Maria: I joined my first band about 15 years ago; a punk band called The Incidentals. Sang and played rhythm guitar. That was fun. I think punk is a great way to start making and performing music because it’s like giving birth to yourself. You can just be raw and expressive beyond the constraints of your own knowledge or experience, and you don’t have to be technically good.

After that I was a solo artist called Girl In A Thunderbolt, and then in 2016 in a dance duo called Sink Your Teeth, up until the pandemic started. I think I always knew that music was the path I wanted to pursue as a career but I didn’t always have the confidence or the belief. For a long time there was a part of me that kept quiet about that dream to appease the “yeah but it’s not a real job..” voice in my head. Then, in 2018 when Sink Ya Teeth started to gain some recognition that’s when I began thinking “Oh maybe I can do this for a career..”. Then in 2020 lockdown happened and all that time we were suddenly afforded to sit and think, process, evaluate, face demons, and I was like “you know what? Life’s too short to spend it not doing what’s in your heart.” In September 2021 I quit my job with just 3 months wages in my bank to work on being an artist full time and completely. And so far it’s been ok!

Run Riot: The past 2 years have been an exceptionally difficult time for artists and after being one half of the Sink Ya Teeth duo, lockdown accelerated your solo work. How, have you found this?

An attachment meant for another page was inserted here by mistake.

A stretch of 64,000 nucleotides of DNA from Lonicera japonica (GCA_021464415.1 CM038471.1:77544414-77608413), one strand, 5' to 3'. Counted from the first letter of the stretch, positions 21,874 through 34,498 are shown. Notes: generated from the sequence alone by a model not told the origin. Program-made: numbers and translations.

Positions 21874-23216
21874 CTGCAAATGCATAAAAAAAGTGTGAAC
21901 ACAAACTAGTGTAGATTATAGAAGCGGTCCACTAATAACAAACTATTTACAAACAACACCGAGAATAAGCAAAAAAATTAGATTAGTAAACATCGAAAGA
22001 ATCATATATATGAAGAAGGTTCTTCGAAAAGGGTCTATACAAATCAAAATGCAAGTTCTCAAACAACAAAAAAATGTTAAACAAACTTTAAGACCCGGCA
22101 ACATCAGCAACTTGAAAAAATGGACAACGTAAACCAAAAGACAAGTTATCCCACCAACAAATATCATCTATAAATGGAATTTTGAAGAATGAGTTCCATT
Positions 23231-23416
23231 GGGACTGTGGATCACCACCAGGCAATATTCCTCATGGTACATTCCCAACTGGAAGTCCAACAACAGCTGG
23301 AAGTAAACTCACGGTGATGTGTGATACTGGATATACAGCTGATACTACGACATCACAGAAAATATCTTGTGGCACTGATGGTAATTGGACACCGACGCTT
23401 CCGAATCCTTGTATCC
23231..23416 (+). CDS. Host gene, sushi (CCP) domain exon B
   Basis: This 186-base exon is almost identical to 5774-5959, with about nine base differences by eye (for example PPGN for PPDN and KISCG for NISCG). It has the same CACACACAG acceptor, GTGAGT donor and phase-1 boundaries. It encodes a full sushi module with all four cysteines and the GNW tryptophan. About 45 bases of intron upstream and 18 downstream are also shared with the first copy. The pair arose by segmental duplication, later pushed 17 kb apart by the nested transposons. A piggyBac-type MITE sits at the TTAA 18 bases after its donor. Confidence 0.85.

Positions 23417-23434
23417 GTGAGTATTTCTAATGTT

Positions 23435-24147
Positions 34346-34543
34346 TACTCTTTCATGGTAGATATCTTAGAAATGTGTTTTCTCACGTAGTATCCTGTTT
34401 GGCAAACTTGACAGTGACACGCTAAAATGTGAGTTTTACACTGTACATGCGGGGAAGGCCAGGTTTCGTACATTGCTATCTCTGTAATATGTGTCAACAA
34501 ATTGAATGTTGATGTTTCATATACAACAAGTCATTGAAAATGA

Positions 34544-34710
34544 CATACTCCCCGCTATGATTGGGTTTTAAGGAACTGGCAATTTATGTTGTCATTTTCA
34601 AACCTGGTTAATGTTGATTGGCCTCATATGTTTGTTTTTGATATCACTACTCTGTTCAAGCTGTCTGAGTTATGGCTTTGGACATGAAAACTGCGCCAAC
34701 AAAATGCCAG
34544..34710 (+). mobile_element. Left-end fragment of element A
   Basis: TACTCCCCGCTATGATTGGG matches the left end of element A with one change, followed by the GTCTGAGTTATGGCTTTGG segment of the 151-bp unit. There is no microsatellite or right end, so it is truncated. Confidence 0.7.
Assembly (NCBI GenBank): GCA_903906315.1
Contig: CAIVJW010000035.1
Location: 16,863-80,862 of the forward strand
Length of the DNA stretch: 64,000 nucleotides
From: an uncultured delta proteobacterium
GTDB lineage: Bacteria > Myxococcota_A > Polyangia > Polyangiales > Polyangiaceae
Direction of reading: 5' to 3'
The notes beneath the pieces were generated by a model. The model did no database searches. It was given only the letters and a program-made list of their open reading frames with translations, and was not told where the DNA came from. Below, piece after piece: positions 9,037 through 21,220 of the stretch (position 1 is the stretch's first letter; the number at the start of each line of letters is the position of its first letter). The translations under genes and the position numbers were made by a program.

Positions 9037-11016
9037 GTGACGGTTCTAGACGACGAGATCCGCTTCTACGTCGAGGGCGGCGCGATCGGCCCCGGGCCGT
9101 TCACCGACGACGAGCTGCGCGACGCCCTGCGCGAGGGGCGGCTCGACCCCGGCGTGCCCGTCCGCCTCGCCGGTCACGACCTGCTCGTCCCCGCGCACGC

Maria: I appreciate lockdown has been an awful time for a lot of us, impacting people both on a financial and mental health level. For me I am actually really grateful for lockdown because the period of isolation allowed me the space to slow down and take stock; something I may not have done had it not occurred. It’s returned me to a path of my own truth, and it’s given me the opportunity to evaluate what’s important to me, to reassess my boundaries, and to build a deeper connection to my inner voice and to the universe. I feel like being an artist is totally wrapped up in that journey towards truth. It’s the same thing. Art is a mode of transportation to truth.

Run Riot: Your music is accessible but retains a sense and atmosphere of underground clubs, parties and happenings. When you create and record music, do you think about the settings where audiences and listeners might enjoy it? 

Maria: Sometimes, yes. I think dancing can be a freeing thing to engage in, particularly if you deny yourself the feeling of self-consciousness, that fear of judgement. Moving the body is a magical thing. It’s shamanic. And to me, there’s something magical about moving your body with a load of other people doing the same thing in a sweaty basement somewhere. But then sometimes I just write what I want to hear with no thought for how it might be received or experienced.

Run Riot: Tell us about your EP songs for Luminous Living

Maria: Yes, ‘Songs For Luminous Living’ was released in December last year on my own label Hey Buffalo. It’s the third and final ep in my ‘Lockdown Trilogy’. 4 tracks that I think are all different but are joined by a bassy-rhythmic quality. And you can move your body to it. I got a limited number of vinyl pressed but they’ve sold out now. But yeah, available to stream on all the usual platforms. 

Run Riot: At Certain Blacks Heroes festival you’ll be performing at Rich Mix. What can audiences expect?

Maria: Hah, I don’t know. Just come with an open heart and your dancing shoes.

Maria Uzor performs at Rich Mix on Thursday, February 2 as part of Certain Blacks presents Heroes:  //  Instagram / Twitter / Facebook